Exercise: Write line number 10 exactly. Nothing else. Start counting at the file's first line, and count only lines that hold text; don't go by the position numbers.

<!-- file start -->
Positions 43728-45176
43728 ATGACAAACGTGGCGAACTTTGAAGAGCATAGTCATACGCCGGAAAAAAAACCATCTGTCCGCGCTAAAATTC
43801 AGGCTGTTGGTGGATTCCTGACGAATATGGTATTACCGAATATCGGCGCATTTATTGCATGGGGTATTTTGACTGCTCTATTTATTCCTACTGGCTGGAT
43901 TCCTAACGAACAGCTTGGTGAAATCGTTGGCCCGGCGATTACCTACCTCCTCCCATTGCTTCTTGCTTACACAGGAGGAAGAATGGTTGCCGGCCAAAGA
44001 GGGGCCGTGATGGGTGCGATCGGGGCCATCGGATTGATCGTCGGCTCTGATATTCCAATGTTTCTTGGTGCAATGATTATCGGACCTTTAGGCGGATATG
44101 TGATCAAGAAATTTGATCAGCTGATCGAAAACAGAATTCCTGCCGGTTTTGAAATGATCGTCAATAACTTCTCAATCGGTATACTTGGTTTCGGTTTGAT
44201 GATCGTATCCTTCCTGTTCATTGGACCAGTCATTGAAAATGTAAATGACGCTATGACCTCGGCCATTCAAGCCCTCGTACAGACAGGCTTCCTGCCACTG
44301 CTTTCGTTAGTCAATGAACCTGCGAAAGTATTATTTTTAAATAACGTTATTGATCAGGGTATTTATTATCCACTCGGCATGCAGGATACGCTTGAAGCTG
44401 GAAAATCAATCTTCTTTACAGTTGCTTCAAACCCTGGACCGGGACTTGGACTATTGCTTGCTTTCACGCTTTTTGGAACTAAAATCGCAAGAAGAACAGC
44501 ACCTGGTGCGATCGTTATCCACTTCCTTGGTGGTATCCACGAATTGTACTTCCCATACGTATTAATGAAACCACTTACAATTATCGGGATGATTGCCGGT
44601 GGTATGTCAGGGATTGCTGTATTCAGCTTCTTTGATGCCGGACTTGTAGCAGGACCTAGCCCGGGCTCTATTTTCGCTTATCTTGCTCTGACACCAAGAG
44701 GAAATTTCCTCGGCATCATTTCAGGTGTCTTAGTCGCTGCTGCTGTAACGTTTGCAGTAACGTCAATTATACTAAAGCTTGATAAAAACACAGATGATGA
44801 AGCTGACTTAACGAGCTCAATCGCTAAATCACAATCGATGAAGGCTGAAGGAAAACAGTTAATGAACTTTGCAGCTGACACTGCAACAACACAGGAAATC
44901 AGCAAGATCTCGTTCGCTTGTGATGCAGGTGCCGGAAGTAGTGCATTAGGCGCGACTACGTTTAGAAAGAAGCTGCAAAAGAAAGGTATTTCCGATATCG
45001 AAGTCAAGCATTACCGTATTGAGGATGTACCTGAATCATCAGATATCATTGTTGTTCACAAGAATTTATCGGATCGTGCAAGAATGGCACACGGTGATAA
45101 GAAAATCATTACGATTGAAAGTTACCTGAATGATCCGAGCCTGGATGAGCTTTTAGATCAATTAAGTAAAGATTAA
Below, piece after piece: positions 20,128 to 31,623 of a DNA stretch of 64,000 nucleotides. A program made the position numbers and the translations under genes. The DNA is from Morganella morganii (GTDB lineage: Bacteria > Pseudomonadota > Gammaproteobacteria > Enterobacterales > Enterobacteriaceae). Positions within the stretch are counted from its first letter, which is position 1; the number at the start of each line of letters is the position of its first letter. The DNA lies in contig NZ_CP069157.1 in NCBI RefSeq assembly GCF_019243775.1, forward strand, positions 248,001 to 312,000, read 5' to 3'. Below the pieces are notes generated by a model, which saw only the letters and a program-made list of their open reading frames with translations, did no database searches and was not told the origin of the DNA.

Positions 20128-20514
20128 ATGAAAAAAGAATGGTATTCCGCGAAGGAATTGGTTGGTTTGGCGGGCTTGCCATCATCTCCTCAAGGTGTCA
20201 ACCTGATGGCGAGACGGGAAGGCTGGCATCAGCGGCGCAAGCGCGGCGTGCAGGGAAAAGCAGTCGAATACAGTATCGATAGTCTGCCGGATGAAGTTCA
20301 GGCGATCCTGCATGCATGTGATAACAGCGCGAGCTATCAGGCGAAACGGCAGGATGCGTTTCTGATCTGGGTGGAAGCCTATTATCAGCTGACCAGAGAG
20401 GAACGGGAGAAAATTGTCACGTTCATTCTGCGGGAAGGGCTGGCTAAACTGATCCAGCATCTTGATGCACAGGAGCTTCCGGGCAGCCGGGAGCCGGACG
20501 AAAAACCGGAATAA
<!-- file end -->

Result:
44501 ACCTGGTGCGATCGTTATCCACTTCCTTGGTGGTATCCACGAATTGTACTTCCCATACGTATTAATGAAACCACTTACAATTATCGGGATGATTGCCGGT